For The Elderly, Being Too Thin Can Be Risky Study Of People Over 70 Finds A Little Extra Weight Is Ok
Being slightly overweight poses little risk for men and women over 70 - it’s being thinner than normal that can be dangerous, a study found.
Using a formula based on height and weight, researchers found the risk of mortality to be high in underweight adults, rising sharply the leaner they were.
It was not clear why thinness was associated with greater mortality. The researchers excluded from the study older people known to have diseases that would cause them to lose weight.
“For the person 20 pounds overweight, the risk is not there,” said one of the study’s authors, Dr. Steven Heymsfield of St. Luke’s-Roosevelt Hospital in New York. On the other hand, he said, “if you’re underweight and elderly, be concerned. It might be wise to get checked.”
The risks begin to rise for elderly who are 50 to 75 pounds overweight, Heymsfield said.
The findings are particularly important because other studies have shown that many elderly believe they are overweight when they are not, and many moderately overweight elderly are trying to lose weight. This study suggests they may not need to.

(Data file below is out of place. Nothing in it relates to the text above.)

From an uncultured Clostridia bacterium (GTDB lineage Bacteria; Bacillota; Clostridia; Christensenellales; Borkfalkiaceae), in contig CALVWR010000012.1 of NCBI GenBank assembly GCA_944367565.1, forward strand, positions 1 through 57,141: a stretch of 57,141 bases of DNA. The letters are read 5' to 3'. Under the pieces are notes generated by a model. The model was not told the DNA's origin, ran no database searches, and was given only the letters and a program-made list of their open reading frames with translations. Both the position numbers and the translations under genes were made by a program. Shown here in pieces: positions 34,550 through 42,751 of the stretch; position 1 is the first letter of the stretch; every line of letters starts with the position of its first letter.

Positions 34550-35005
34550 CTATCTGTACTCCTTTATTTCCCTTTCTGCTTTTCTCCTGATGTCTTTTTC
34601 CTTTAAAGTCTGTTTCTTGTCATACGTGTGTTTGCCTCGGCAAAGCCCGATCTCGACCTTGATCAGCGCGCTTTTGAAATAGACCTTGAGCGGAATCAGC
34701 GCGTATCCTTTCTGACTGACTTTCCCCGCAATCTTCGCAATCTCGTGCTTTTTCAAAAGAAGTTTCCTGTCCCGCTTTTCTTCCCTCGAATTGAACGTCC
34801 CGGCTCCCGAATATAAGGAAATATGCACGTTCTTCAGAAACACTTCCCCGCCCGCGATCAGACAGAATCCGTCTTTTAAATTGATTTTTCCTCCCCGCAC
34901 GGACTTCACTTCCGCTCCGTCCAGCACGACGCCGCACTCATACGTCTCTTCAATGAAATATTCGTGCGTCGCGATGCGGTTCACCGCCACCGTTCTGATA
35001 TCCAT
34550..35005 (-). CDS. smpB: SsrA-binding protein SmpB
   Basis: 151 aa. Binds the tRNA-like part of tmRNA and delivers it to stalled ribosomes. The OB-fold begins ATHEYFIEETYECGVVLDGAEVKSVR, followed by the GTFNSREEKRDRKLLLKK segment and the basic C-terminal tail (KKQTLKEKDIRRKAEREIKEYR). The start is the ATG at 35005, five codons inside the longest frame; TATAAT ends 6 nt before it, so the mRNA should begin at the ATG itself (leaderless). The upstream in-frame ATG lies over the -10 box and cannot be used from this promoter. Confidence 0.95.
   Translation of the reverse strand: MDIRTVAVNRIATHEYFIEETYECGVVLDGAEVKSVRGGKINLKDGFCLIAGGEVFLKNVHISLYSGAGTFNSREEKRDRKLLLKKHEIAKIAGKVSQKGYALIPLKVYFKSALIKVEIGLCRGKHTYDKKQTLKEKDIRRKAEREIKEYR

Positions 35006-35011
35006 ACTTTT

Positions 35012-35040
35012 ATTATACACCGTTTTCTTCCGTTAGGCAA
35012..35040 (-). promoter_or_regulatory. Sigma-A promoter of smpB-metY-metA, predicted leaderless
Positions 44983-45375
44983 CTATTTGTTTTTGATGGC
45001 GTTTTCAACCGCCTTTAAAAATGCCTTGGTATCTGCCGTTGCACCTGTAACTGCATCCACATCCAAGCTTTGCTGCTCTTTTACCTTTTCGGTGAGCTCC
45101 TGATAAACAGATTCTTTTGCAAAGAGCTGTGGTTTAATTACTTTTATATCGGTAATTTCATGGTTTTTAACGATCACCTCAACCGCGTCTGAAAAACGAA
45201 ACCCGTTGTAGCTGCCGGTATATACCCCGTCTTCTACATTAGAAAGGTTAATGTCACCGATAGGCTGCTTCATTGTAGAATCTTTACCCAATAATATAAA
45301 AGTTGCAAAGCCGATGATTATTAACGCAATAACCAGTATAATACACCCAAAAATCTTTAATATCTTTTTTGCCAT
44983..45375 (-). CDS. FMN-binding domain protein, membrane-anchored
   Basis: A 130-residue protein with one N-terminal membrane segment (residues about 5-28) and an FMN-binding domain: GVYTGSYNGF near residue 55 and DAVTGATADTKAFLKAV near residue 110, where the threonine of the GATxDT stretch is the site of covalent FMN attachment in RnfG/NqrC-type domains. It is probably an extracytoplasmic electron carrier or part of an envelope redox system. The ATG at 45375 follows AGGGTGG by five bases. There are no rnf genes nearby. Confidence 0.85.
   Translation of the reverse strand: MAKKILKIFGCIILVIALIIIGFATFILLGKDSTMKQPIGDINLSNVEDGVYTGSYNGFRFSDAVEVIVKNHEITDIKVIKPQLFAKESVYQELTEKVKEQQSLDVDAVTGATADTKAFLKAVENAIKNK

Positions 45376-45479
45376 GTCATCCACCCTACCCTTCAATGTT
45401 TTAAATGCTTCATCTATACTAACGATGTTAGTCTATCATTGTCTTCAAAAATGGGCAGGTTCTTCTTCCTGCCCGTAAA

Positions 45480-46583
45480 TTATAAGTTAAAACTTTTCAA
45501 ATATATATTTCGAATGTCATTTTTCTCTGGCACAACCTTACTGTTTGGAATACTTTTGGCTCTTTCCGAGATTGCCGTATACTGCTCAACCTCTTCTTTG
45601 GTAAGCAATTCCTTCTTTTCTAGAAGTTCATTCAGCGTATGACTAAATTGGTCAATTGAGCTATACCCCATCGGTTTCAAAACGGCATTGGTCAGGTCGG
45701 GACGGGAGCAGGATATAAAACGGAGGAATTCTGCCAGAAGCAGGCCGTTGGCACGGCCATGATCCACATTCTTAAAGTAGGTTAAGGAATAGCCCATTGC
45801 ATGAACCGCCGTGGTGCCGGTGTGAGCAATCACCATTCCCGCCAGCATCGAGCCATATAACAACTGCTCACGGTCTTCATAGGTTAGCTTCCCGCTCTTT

Researchers have known for some time that the leanest and the heaviest people at younger ages have the highest risks of mortality. It was not clear whether the same held true in the elderly.
The study by Heymsfield and David Allison shows that it doesn’t; the risks associated with obesity decline except among the extremely obese elderly, who still face an increased mortality risk.
Heymsfield said many moderately overweight elderly might still choose to lose weight even though it would not change their mortality risk.
“I’ve found that some elderly, when they lose weight, feel better,” he said. “It may not increase longevity, but they lose 10 or 20 pounds and they say they can walk around the block, when they couldn’t before.”
Studies have shown that Americans gain weight gradually as they age until about 65, when the population begins to lose weight. The researchers had no clear explanation for this tendency.
Dr. George Bray of the Pennington Biomedical Research Center in Baton Rouge cautioned that studies such as Heymsfield’s can be distorted by the fact that by age 70, the heaviest people might already have died.
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